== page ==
In the last year, Normal Park Elementary School principal Jill Levine has learned to get a little nervous whenever a teaching position opens at the school.
As soon as it's posted, she knows what to expect: an e-mail inbox jammed with hundreds of inquiries, her telephone voicemail light blinking with too many messages to return.
The one recently available teaching job at Normal Park has already received 150 applicants, she said, and the pile grows every day.
"It's to the point where it is hard to keep up with it," Ms. Levine said. "You wouldn't believe the amount of time we spend interviewing," she said. "It is very competitive."
Teaching positions in Tennessee and Georgia have become highly coveted in recent years. The number of classroom spots in cash-poor school districts continues to shrink, but interest in education jobs is stratospheric.
Hundreds of laid-off teachers in the region are competing with experienced out-of-work teachers from across the country. And swarms of college graduates, many of whom returned to school to retrain as teachers in the middle of the recession, are in the hunt, too.
Hamilton County school officials say they are awash in applications for the nearly 70 openings for certified staff.
But that number is down from 2009, they said. About 40 percent fewer teachers took retirement or resigned this year than last, officials said. That's partly because the district last year offered a budget-saving early retirement option to longtime employees, documents show.
In Georgia, state officials are hosting workshops for desperate, out-of-work teachers. They intend to point them to new careers or send them back to college to learn a new educational specialty or for retraining.
The dynamic of having a glut of candidates for fewer available jobs has reversed the long-standing trend of Tennessee educators leaving to teach in better-paying Georgia schools.
"We aren't having people leave to go to Georgia anymore," said Connie Atkins, assistant superintendent for human resources at Hamilton County Schools.
When City Park Elementary School in Dalton, Ga., was hit with layoffs last year, kindergarten teaching assistant Brittany Hall said she was one of many staff, once excited about teaching in Georgia, thrown into uncertainty about staying.
She applied to 15 schools, including many in Hamilton County where she lives, and was told every position had more than 100 applicants.
"I finished graduate school with a master's in education, and there was nothing," she said. "It was a panicked desperation because we all know the state of education right now. There just aren't jobs."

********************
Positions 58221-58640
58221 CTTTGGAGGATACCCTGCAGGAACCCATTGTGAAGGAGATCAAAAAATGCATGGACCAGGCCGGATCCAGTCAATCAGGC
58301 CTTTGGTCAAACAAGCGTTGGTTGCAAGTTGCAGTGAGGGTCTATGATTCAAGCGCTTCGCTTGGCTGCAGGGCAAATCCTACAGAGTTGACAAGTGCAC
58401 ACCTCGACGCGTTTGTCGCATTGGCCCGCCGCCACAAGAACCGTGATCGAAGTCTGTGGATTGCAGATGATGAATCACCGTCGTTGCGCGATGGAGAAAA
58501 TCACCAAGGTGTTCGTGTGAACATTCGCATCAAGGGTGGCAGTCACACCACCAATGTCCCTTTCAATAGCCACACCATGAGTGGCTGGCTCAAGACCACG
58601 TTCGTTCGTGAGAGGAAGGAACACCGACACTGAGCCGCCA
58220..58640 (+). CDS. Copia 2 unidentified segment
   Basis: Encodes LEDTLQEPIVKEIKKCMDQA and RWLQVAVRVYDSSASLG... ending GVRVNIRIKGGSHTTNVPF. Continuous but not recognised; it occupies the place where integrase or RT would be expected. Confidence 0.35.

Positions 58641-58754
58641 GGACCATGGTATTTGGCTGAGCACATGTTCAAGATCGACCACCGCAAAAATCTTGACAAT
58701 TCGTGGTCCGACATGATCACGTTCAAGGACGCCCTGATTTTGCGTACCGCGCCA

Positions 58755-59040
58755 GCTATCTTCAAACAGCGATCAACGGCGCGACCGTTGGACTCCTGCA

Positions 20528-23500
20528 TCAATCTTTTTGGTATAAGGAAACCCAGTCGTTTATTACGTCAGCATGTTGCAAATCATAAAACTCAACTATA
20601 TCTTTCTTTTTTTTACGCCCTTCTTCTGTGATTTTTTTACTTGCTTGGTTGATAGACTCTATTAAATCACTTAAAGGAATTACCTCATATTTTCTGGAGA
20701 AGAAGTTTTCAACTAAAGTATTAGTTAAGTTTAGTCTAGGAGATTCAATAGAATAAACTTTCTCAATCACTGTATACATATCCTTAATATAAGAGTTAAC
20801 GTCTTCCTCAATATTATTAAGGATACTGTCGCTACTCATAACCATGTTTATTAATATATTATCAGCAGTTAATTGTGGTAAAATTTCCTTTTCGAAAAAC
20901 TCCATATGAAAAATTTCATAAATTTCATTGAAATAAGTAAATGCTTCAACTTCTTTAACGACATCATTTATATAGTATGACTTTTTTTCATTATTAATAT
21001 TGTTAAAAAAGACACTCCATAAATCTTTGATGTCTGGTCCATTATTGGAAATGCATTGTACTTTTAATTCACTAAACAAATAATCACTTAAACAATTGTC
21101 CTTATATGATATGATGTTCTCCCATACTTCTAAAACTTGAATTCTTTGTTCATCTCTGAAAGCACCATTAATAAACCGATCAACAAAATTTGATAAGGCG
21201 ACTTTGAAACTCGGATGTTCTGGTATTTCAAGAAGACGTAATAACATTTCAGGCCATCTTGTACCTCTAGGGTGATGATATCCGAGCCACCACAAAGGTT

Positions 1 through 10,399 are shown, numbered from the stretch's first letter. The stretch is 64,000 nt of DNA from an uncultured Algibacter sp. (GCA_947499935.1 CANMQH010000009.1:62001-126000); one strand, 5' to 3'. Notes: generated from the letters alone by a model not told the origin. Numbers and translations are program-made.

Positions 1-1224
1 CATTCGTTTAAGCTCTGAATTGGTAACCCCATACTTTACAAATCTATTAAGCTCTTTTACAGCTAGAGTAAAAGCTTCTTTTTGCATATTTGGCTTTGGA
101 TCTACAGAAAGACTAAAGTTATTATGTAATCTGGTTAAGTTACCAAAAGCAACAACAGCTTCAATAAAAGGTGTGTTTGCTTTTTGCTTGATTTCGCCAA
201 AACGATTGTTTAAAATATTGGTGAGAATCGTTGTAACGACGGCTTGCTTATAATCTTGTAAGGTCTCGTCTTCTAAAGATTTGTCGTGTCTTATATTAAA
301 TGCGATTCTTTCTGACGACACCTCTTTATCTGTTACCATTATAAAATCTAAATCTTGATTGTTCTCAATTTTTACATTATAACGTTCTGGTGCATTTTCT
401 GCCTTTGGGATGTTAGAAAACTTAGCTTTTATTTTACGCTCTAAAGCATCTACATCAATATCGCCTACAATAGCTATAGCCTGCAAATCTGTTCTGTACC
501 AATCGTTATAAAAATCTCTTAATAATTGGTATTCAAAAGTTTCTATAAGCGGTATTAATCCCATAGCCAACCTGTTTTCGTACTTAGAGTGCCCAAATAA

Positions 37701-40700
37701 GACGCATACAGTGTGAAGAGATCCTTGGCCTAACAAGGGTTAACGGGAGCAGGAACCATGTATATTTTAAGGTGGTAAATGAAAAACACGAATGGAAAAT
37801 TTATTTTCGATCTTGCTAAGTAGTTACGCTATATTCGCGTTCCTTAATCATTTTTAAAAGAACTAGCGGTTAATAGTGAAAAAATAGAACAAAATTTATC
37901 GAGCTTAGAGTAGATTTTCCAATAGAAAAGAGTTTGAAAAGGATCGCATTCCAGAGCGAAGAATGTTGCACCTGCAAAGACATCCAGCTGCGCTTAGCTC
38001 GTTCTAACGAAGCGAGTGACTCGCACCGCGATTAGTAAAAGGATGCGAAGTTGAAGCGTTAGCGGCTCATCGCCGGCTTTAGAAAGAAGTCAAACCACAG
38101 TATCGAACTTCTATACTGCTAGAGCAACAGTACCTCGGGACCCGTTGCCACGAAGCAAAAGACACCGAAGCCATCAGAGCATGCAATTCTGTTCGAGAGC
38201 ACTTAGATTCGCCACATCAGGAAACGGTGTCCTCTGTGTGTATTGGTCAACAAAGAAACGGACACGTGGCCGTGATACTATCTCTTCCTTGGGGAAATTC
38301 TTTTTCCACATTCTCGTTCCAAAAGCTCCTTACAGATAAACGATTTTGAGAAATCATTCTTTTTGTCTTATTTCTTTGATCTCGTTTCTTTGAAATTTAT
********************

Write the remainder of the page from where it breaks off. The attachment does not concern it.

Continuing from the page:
After months of filing résumés, Ms. Hall landed a job at Clifton Hills Elementary School as a kindergarten teacher, but state officials say many teaching candidates aren't so lucky.
More than 350 teachers were turned out of schools in Dalton and Whitfield and Murray counties this year. They joined thousands of Georgia teachers whose jobs have been eliminated as schools absorb $3 billion in statewide K-12 budget cuts over the last eight years.
"Nothing like it has ever occurred," said Georgia Commissioner of Labor Michael Thurmond.
FOR JOBLESS TEACHERS
* What: Workshops for laid-off teachers hosted by the Georgia Department of Labor
* Where: NorthWest & Georgia Trade and Convention Center, 211 Dug Gap Battle Road, Dalton, Ga.
* When: 10 a.m. to 2 p.m. Friday and June 12
Source: Georgia Department of Labor
"We have to recommit ourselves to our education system. ... When we see serious cuts like (this) it raises serious questions about the quality of our system moving forward."
Officials in Hamilton County Schools, who passed the system's budget on Wednesday, are also talking about the future of teaching jobs. Board members voted to cut a net of 5.5 teaching positions, but it is unclear how many people may actually lose their jobs.
Still, Ms. Levine said she and many principals hope veteran teachers either laid off or looking for a more-stable school environment will stay in education.
She gets a lot of applicants with education training who don't seem as if they would know what to do in front of a room full of actual students, she said.
"I may find 15 people with any teaching experience," she said. "A lot of times people come in and use educational lingo, but they don't get below the surface. I have so many applicants that just getting through and finding good ones is tough."
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